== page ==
Fog, Immigrants and Balloons – Sailing to Dieppe

One of our top reasons for basing ourselves down in Eastbourne, is so that we can explore some new areas, and particularly so that we can sail to France more often. We’ve been in Eastbourne for just under a month now and have so far managed two cross channel adventures. Our first was to Boulogne, and our most recent was to Dieppe.

This is a passage that I will remember for a very long time. It was the foggiest passage I’ve ever made in the UK (second only to the fog I experienced whilst on the Grand Banks, when sailing across the north Atlantic in 2018). The fog most certainly kept us on our toes. But it was also without a doubt the busiest day I’ve ever experienced for migrant crossings. Read on to hear about our sail to Dieppe on a foggy Thursday morning.

Locking out of Sovereign Marina in the early morning fog

Slipping lines…

Hodge and I were on deck for 5am, prepping RM while the children slept soundly in their cabins. Overnight the fog had filled in, and the marina had an eerie feel about it. The engines of some of the fishing boats were spluttering away, while their crew were getting ready for a hard day’s work.

I radioed the marina, and we were given the green light to proceed into the lock. If the fog was this thick inside the protection of the marina, what would it be like at sea?! We were about to find out.

We were joined by 4 fishing vessels in the lock. I’ve always been in awe of fishermen. They work so hard, in all sea states. Relentlessly and tirelessly putting to sea to feed us all. They’re fearless and brave. Regardless of my views on overfishing, and particularly of modern day fishing techniques, I respect them largely for their work ethic and fearlessness.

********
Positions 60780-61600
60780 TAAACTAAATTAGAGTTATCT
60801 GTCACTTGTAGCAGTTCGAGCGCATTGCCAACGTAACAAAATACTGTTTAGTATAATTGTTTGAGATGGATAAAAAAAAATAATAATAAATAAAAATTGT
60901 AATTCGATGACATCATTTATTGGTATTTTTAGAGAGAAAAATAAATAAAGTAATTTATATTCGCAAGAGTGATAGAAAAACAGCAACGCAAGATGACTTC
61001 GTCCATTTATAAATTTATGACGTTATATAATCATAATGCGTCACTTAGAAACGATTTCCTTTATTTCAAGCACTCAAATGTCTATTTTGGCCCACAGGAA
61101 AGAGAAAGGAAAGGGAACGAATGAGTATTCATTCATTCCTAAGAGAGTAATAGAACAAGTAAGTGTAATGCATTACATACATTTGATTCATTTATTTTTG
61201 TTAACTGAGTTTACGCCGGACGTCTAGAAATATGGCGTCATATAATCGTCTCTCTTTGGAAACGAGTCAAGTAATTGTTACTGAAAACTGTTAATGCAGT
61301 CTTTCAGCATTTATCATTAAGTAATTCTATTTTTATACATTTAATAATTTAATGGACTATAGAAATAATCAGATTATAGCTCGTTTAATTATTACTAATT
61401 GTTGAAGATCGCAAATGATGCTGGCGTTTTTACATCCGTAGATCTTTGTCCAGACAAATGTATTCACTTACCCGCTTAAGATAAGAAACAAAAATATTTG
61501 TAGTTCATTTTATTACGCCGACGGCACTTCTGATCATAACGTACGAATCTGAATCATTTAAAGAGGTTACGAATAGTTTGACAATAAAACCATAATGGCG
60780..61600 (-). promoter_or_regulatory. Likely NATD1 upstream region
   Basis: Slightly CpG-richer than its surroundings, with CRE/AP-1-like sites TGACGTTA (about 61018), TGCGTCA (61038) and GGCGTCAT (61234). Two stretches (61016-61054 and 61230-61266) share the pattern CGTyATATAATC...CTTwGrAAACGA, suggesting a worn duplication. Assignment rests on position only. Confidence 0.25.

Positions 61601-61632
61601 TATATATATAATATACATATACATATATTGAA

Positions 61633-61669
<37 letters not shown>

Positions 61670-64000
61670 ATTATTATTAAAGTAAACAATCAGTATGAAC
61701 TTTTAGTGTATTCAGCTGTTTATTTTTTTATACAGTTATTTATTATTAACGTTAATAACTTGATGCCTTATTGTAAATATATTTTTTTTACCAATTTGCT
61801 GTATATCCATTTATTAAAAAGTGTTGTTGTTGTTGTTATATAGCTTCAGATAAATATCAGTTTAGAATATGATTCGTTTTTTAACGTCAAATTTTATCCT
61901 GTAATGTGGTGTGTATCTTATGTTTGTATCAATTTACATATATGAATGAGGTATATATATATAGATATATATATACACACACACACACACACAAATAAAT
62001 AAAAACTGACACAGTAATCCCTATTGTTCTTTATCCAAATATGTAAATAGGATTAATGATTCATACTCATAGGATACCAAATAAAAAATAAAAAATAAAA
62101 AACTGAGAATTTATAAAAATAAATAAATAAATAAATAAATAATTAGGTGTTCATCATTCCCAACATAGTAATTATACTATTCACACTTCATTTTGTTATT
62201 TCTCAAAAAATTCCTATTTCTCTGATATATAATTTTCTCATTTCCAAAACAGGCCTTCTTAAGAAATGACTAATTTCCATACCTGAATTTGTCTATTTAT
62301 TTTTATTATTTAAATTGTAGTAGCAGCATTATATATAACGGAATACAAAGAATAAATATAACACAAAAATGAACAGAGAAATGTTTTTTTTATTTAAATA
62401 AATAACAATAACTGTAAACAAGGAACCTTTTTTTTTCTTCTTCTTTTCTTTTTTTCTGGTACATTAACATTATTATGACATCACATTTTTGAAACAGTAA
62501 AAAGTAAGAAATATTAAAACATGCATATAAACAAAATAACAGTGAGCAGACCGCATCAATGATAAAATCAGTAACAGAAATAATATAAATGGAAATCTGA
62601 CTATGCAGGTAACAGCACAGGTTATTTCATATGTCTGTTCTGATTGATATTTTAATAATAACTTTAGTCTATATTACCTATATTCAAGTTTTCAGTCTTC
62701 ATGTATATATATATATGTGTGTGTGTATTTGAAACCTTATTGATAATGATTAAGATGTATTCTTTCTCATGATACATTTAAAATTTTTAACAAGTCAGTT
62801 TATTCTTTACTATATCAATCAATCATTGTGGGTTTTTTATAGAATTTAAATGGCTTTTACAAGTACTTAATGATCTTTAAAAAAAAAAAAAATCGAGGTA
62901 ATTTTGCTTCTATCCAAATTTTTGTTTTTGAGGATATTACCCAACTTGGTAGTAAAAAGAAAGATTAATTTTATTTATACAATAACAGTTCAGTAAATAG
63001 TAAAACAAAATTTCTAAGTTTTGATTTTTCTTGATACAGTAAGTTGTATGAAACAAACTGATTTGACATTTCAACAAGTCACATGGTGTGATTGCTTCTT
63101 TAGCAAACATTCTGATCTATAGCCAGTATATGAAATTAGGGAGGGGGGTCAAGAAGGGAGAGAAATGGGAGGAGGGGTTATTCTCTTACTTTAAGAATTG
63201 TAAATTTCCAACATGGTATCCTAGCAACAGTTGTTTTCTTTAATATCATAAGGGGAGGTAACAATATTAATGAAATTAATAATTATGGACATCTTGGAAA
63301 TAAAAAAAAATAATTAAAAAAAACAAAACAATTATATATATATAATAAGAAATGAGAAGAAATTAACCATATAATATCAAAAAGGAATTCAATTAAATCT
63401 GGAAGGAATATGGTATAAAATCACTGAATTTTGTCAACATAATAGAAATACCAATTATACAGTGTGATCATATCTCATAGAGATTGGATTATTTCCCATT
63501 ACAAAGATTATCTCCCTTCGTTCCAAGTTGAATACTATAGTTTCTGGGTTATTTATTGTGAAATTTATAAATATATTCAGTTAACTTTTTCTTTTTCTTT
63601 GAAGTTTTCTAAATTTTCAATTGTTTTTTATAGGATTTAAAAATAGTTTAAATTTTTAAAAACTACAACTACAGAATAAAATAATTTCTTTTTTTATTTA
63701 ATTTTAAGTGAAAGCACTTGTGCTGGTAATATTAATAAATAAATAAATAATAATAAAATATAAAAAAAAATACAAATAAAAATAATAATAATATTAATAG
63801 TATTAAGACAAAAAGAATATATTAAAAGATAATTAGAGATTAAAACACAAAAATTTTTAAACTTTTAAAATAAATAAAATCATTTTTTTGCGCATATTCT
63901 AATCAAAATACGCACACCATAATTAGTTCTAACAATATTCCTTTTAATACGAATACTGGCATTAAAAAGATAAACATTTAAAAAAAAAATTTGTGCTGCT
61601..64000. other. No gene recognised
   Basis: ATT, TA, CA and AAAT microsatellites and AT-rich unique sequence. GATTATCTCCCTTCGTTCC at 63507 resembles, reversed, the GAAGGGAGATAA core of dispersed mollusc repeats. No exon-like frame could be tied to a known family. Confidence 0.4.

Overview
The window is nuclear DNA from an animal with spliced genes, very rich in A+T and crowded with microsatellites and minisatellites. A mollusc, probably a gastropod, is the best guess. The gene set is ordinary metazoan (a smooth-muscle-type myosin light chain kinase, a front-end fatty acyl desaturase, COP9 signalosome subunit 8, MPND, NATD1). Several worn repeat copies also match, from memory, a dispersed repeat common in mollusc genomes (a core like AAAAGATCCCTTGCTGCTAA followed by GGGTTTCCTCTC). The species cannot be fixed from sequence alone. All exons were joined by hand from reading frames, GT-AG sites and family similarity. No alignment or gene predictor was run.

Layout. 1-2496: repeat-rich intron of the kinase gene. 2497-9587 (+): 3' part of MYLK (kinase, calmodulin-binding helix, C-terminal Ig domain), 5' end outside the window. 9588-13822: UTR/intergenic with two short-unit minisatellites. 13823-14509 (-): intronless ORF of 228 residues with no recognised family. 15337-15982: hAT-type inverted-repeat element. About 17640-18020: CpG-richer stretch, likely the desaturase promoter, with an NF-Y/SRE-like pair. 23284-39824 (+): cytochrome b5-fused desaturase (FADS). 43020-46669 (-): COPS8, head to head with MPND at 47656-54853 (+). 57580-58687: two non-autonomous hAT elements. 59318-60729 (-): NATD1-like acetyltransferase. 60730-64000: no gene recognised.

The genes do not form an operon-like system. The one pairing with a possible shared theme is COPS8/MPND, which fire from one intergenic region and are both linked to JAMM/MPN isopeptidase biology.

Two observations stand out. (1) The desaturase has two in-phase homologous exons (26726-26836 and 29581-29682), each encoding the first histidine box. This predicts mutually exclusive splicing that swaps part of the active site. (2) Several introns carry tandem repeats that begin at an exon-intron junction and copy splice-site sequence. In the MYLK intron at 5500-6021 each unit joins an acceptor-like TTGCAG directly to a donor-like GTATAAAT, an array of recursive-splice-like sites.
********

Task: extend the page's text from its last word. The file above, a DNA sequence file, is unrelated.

As the lock gates opened, the fishing boats disappeared into the fog, and we duly slipped lines. As we slowly made our way out, the true visibility was now apparent! At Sovereign harbour, a narrow channel is marked with lit buoys to safely guide you in and out of the marina – only one of these was just about visible, and that was no more than 15 metres away. On the wheel, I asked Hodge for clear instructions to keep us in the channel (we were 30 mins after low), and going ‘dead slow’, we meandered our way out into the darkness and fog. Straining our eyes to spot buoys, of the 6 we ought to have seen, we only managed to spot 2.

Sailing in the fog with limited visibility

Before long we were out of the narrow channel and in the open sea. Here (normally) there is a row of buoys and a ‘safe water mark’ you can follow. None of these were visible, so we decided the safest option was to get onto a heading of 170 degrees and aim for deeper waters and ultimately straight for the TSS.

With no wind, we were completely reliant on our engine, and we cautiously crawled our way through the fog. Hodge took the wheel and I assumed the role of navigator and lookout, keeping a sharp eye on the AIS for other vessels, and blasting our fog horn with one long blast every 90 seconds or so. It was barely possible to see the water, let alone anything else around us. These conditions are without a doubt challenging, even for the most experienced of sailors.